The WellBeing and Performance Agenda represents a systemic approach to organisational development. All elements need addressing. No single element, on its own, will bring about the desired effect of creating and sustaining a resilient organisation.
Step 1: placing the psychological wellbeing of the workforce at centre stage
This means that members of Boards of Directors need to consider the impact of all their decisions on the psychological wellbeing of the workforce, which they will probably find challenging - dealing with people is less certain and more time consuming than dealing with more technical issues. The change of focus, from the technical to the adaptive, is an essential first step to stronger resilience and the greatest success for the organisation.Placing the psychological wellbeing of the workforce centre stage is the first step to organisational resilience, health, wellbeing and performance.
Step 2: the development of leaders and leadership
Most organisations aren’t led, they are managed. People need leaders; processes need managers. Therefore, to create a positive culture requires leaders who understand people and have the ability and capability to deal with uncertainty.
Leaders have a role to create and sustain a psychologically healthy organisation in order to guarantee a successful business.
Their task is to create the conditions in which individuals can thrive, and do justice to their intelligence, which, collectively, is far greater than that of the leaders.
Leaders need to implement two principles
- the overriding principle of sharing responsibility for the future success of the organisation amongst everyone in the organisation. Once this principle is in place, it will result in the reduction of fear, and enables individuals to feel psychologically safe; and
- Taking responsibility for psychological wellbeing, which relies on people speaking out about their situation and any threats to their psychological wellbeing. The obligation on the workforce is to look after their own psychological wellbeing as well as that of everyone else. This has the effect of moderating behaviour and focusing on those behaviours known to reduce and eliminate the risk of distress in people – Intelligent Behaviours.
Leaders then implement the elements that create a positive and supporting work culture, which are:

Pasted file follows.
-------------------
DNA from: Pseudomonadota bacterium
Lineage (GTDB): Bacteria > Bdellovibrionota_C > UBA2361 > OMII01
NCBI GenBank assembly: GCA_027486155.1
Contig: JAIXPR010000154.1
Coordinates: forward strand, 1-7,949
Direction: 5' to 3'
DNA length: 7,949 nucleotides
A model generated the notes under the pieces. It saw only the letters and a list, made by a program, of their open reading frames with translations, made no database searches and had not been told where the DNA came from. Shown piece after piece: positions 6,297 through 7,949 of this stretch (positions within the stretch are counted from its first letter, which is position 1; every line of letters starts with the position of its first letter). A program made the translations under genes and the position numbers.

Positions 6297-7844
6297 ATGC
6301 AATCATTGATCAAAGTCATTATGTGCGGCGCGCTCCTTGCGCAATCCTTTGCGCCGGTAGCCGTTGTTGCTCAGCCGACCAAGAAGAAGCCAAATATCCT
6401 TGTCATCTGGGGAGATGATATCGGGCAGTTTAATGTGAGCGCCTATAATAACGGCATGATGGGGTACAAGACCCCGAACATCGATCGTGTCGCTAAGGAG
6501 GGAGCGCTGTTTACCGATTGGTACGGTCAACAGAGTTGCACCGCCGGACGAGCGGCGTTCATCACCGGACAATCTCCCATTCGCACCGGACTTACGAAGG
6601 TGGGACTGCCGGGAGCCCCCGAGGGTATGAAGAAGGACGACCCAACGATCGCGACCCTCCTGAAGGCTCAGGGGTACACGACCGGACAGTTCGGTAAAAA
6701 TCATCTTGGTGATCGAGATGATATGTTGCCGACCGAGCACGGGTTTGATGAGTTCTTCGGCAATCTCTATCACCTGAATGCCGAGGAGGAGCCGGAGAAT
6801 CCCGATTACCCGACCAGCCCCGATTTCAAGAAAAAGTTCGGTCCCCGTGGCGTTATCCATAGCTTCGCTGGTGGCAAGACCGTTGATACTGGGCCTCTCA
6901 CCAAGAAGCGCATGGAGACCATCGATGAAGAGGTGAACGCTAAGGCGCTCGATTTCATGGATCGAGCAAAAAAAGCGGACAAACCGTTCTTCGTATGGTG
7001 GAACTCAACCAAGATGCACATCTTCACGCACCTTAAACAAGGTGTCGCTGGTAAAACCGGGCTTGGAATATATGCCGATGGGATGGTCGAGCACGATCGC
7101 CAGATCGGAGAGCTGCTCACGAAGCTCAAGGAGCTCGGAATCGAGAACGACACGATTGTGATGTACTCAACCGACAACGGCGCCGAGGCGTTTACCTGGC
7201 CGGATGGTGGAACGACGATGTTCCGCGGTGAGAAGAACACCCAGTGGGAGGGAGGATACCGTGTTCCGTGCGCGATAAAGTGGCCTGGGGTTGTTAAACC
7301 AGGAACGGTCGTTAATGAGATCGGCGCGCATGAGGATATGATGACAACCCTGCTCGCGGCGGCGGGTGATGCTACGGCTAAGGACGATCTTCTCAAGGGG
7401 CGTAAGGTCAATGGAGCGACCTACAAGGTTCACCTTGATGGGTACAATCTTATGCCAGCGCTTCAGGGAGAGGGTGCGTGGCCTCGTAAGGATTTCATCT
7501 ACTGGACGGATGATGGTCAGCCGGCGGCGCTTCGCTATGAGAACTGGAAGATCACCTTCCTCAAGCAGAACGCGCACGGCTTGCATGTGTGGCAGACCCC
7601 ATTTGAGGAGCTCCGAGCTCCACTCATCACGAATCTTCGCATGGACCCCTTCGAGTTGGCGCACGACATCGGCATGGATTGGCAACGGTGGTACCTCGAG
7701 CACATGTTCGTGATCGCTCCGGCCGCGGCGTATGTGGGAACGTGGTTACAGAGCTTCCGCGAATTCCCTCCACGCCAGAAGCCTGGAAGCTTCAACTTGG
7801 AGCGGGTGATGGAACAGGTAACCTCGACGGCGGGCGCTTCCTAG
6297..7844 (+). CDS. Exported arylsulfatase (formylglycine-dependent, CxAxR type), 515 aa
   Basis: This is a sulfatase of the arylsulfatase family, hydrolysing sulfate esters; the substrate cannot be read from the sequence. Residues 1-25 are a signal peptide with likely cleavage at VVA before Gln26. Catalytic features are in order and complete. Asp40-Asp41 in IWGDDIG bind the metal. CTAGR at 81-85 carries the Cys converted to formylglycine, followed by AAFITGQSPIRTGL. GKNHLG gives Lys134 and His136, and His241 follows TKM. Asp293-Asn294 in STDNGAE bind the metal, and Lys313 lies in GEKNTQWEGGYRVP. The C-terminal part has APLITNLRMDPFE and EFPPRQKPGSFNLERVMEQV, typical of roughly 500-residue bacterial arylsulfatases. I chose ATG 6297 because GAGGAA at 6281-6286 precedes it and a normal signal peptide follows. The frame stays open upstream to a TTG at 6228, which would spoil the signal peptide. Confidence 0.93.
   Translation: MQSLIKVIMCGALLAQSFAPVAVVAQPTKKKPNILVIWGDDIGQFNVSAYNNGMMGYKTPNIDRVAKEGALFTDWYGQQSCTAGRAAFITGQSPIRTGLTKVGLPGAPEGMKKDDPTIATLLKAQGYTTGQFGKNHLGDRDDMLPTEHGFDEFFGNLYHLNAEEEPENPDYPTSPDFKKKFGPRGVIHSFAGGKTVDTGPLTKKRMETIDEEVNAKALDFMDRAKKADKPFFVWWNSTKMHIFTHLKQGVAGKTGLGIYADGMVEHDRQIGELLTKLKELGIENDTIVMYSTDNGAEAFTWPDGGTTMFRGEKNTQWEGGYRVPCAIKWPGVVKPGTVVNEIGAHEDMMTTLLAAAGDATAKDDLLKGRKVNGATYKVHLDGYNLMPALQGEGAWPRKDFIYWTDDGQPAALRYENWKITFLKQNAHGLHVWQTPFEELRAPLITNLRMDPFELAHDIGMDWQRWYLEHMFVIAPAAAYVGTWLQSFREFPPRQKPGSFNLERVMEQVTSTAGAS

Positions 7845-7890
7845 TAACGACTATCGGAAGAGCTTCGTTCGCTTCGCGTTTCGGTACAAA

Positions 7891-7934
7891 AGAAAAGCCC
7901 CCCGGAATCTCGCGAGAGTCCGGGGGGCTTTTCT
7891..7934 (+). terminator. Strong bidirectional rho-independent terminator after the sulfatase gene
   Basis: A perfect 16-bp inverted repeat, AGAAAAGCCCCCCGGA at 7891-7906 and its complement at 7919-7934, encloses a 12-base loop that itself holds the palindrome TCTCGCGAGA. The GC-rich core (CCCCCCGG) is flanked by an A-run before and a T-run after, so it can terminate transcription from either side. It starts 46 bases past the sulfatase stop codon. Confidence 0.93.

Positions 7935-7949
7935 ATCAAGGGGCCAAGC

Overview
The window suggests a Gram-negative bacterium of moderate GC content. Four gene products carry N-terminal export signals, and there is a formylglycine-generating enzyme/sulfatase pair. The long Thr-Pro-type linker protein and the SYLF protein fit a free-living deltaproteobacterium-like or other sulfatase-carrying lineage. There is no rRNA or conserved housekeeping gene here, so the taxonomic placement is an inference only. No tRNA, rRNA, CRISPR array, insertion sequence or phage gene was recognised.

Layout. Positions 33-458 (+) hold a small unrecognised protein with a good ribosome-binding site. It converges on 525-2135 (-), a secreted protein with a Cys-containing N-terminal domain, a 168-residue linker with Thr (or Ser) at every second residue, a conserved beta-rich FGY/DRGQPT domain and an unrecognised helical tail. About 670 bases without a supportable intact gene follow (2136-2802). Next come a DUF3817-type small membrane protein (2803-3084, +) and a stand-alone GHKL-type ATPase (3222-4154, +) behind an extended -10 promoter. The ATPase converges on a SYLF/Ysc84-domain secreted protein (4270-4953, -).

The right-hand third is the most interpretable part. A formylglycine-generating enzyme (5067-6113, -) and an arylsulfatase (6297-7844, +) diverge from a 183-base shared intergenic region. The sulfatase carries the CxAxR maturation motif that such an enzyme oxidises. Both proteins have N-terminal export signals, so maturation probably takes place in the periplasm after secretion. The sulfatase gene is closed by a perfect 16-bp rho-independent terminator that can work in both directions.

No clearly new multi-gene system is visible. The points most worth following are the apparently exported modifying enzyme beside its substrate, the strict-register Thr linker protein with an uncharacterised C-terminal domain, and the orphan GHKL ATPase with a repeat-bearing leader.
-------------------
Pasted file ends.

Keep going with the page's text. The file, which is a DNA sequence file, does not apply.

- Cultural values
- Corporate values
- Ethical values and
- Cultural rules
These combine together to create a supportive culture.
Step 3 : Ensure the working environment supports individual concentration, as concentration is the basis of performance
This covers topics such as a healthy environment, good IT and technology, workplace ergonomics and workplace management.
Step 4: Leaders ensure the workforce is resilient
Although the emphasis is to prevent the workforce from needing to be resilient. Nevertheless, personal resilience will be needed if the organisation needs to become resilient because of an external or internal threat, which will have a ripple effect on individuals.
Implementation will be assisted by the development and implementation of a
- Charter for Wellbeing and Performance
- Leader’s Code which contains the behaviours needed to ensure the organisation remains resilient to threats.
This article and accompanying tips have been provided for FICM by leading psychologist Dr Derek Mowbray.
To find out more about Strengthening Organisational Resilience, read Derek ’s Guide to Organisational Resilience.
To find out more about in house programmes for Organisational Resilience, email firstname.lastname@example.org, or download a pdf of all our development programmes.
More information can be found in the MAS Article Library, or why not try the MAS Questionnaires.
Want to know more?
Browse our Wellbeing resources.